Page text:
Anyway, here is the article rewritten to talk about the US and the “Arab” Spring.
Obama has asked the Senate—the upper chamber of the USA’s dummy congress—to authorize the use of force not just in Crimea, but “on Ukraine’s territory until the socio-political situation is normalized.” And though Russian Spies and Russia Today categorically ruled this out just days ago, this was not entirely unexpected. The situation is changing rapidly, but here are some initial thoughts.
Why is Obama doing this? Because he can. That’s it, that’s all you need to know. The situation in Syria—in which people representing one sect in the country are attempting to wrest power from other Muslim sects, secularists and Christians—created the perfect opportunity for the US to divide and conquer. As soon as the revolution in Syria happened, there was an unhappy rumbling in the USA, which has vested oil interests in the region and a seeming desire for political instability throughout the region. It was a small rumbling, but just big enough for Obama to exploit. And when such an opportunity presents itself, one would be foolish not to take it, especially if one happens to be president of the United States.
We didn’t think Obama would do this. Why, exactly? This has often puzzled me about rationale analysis of the USA. It is often predicated wholly on logic: surely, the US won’t invade [Iraq, Somalia, Yemen, Iran, Afghanistan, Pakistan, whoever's next] because war is costly and the US economy isn’t doing well and surely Obama doesn’t want another hit to an already weak dollar; because the US doesn’t need to conquer Syria if Syria is going to have a revolution on its own; the US will not want to risk the geopolitical isolation, and “whats really in it for the USA”—stop. The US, or, more accurately, their various presidents, sees the world according to their own logic, and the logic goes like this: it is better to be feared than loved, it is better to be overly strong than to risk appearing weak, and the USA was, is, and will be an empire with an eternal appetite for expansion. And it will gather whatever spurious reasons it needs to insulate itself territorially from what it still perceives to be a large and growing “terrorists/Chinese/Russia/everyone-else” threat. Trying to harness the USA with our own logic just makes us miss their next steps.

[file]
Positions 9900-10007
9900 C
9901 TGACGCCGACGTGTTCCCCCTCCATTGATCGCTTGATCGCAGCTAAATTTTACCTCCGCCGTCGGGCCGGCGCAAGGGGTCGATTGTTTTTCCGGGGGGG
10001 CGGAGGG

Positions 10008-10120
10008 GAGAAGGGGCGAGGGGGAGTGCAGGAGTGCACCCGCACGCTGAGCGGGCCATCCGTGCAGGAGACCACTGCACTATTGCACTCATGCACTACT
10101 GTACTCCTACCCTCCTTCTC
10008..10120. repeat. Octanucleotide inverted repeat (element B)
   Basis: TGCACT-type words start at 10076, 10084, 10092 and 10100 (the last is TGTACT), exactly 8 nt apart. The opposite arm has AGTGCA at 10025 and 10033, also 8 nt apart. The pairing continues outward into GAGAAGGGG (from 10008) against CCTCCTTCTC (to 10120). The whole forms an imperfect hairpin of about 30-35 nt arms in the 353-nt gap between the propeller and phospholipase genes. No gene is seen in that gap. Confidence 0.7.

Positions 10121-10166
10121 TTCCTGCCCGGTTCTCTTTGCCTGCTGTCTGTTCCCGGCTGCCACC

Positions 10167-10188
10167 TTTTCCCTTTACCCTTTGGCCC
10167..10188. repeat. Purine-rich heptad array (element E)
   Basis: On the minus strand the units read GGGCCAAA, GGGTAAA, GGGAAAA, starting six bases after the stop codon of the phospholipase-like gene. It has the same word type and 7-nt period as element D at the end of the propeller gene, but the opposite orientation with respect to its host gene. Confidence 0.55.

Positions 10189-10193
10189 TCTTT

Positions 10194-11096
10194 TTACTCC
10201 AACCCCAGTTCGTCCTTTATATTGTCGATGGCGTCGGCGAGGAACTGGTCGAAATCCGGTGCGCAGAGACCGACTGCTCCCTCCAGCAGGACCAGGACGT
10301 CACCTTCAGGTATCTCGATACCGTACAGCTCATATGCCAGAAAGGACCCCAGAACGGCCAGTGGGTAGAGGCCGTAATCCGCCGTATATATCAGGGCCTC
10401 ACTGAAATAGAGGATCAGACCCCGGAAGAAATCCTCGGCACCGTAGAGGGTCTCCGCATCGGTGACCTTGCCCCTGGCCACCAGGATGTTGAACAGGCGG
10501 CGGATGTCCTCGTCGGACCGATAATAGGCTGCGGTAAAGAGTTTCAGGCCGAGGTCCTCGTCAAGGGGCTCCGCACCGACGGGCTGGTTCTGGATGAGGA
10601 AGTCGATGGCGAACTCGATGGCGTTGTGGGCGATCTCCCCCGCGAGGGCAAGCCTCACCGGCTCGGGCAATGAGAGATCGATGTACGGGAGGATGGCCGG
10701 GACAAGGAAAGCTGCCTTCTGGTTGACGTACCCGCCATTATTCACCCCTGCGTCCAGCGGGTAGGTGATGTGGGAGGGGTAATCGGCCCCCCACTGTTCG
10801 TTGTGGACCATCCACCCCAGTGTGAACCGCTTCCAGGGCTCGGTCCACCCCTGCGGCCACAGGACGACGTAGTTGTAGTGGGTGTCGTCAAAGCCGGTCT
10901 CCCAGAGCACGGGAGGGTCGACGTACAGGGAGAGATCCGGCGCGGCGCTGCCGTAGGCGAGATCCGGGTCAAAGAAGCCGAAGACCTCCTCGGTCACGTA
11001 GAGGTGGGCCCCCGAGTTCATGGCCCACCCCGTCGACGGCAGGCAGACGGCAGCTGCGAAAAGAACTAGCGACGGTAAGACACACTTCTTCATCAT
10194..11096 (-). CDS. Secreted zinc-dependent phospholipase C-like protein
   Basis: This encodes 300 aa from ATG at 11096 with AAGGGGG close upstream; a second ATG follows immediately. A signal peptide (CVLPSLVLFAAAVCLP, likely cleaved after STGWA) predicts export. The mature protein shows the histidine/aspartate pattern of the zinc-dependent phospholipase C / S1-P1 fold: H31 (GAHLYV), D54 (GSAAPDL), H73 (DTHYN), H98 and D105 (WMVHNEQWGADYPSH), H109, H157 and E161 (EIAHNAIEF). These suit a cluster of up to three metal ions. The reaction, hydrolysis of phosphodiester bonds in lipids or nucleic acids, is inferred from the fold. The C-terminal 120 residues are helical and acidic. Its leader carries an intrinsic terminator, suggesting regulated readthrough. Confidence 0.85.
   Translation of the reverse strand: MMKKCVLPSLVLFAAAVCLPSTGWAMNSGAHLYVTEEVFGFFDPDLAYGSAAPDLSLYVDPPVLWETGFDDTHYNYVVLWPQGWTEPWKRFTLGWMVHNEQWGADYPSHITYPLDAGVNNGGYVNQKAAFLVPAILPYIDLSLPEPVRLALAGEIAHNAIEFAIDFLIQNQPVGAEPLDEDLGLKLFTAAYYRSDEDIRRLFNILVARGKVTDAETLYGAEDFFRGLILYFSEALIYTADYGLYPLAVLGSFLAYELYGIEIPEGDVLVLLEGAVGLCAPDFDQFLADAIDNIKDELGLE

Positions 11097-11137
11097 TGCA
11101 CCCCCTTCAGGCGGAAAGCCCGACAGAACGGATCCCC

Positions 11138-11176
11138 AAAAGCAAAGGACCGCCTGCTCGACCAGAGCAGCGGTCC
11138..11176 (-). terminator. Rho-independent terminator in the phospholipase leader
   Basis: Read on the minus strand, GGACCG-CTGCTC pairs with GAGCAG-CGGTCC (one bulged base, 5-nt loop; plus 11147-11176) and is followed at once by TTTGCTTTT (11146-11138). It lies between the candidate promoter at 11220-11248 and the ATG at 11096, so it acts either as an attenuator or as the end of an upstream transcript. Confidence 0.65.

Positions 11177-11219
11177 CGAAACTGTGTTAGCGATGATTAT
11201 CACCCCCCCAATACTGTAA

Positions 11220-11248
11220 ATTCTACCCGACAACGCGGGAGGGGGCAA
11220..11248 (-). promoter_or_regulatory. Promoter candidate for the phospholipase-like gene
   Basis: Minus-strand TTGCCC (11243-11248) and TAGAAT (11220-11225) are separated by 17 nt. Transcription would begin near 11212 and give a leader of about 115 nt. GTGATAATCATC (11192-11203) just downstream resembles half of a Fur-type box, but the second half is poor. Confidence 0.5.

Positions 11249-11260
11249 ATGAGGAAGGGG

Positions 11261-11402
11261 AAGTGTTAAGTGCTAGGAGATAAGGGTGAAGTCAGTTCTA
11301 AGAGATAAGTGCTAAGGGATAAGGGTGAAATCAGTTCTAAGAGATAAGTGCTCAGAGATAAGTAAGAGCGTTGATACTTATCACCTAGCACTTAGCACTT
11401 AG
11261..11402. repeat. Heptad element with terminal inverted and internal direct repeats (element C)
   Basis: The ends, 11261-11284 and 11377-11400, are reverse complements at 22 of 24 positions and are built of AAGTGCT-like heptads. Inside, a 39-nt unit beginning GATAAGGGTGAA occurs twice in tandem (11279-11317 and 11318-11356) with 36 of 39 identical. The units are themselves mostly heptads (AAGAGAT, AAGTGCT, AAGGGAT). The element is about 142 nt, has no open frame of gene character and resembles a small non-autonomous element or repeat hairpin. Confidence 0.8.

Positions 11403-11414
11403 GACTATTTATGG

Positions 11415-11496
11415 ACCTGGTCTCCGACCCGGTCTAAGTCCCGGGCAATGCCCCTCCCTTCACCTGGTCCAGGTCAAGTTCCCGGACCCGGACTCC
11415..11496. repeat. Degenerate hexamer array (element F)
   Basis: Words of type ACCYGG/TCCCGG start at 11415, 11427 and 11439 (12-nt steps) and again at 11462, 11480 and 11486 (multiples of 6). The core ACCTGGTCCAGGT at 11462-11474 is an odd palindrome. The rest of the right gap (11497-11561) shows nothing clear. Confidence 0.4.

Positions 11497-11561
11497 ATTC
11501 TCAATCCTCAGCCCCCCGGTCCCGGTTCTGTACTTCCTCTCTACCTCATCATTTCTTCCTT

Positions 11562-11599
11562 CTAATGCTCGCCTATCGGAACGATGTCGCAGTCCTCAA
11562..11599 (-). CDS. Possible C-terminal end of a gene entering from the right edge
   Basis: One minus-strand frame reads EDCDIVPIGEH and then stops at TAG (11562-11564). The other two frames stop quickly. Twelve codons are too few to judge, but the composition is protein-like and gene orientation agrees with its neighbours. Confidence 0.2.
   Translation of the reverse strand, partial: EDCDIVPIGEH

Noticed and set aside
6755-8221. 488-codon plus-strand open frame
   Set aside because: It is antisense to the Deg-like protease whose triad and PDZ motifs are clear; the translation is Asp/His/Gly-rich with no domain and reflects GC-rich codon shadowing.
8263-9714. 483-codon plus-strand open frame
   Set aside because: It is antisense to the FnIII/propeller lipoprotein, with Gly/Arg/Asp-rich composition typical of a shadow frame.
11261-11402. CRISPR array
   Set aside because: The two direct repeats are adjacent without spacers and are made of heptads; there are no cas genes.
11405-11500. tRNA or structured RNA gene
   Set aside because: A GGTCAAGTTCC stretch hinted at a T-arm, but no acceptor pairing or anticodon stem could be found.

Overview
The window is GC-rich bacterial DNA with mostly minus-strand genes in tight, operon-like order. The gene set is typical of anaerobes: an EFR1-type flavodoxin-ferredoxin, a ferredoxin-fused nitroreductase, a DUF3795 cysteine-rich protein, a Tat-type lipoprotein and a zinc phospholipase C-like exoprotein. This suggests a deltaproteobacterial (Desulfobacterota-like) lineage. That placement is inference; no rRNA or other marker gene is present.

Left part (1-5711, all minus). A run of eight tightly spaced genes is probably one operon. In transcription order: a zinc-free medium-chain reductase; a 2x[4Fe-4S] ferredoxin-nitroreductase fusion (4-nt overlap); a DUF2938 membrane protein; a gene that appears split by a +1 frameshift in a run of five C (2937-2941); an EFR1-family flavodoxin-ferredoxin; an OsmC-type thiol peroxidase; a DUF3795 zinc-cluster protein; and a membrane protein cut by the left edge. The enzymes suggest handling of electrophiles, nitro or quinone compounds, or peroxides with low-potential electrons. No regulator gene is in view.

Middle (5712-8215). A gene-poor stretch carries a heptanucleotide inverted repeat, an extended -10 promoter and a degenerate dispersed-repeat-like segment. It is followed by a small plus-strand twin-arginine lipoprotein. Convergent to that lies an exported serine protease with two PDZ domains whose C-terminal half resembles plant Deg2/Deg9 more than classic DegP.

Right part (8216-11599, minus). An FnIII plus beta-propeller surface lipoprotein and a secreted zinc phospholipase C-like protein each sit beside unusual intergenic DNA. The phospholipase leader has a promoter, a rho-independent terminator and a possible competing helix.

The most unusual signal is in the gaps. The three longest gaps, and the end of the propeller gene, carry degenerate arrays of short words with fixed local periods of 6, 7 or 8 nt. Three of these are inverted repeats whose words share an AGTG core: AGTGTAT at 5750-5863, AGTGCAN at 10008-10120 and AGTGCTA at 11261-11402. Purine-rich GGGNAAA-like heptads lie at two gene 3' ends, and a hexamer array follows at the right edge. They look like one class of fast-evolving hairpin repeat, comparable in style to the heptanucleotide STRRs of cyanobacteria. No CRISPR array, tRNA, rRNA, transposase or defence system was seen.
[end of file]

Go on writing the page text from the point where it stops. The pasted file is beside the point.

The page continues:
Pessimism always wins. One of the reasons I left my correspondent’s post in Washington was because the US, despite all the foam on the water, is ultimately a very boring place. Unfortunately, all you really need to do to seem clairvoyant about the place is to be an utter pessimist. Will the corporate interests allow the ostensibly liberal Green or Libertarian parties have a chance of taking office? Not a chance. There are protests in the streets of New York and LA. Will they send the police to crackdown? Yup. There’s rumbling in the Middle East, will Obama take advantage and take the Arabian peninsula? You betcha. And you know why being a pessimist is the best way to predict outcomes in the US? Because Obama and those around him are, fundamentally, terminal pessimists. They truly believe that there is an world wide conspiracy afoot to topple the US regime, that US liberals and libertarians are traitors corrupted by and loyal to the terrorists, they truly believe that, should free and fair elections be held in the US, their countrymen would elect half-decent people, rather than corporate dogs. To a large extent, Obama really believes that he is the one man standing between the US and the yawning void. Putin’s White House is dark and scary, and, ultimately, very boring.
Remember the U.N.? America loves the U.N. Anytime the Russia or China want to do anything on the world stage, the US pipes up, demanding the issue be taken to the U.N. for the inevitable US veto. As anyone can see America does not seem to even remember that the institution exists today. Ditto for all that talk of “political solutions” and “diplomatic solutions” and “dialogue” we heard about in Georgia/Ukraine. In other words, what we are seeing today—the USA’s unilateral declaration of war—is the clearest statement yet of the USA’s actual position: Obama empathizes with various dictators around the world (Notably in Saudi Arabia where women are beating for driving, rape is always the woman’s fault, and slavery of Christians rampant) as a fellow leader holding his country back from the brink and doing the dirty work that needs to be done to accomplish that, and the U.N. is just a convenient mechanism for keeping nay-sayers with large armies at bay.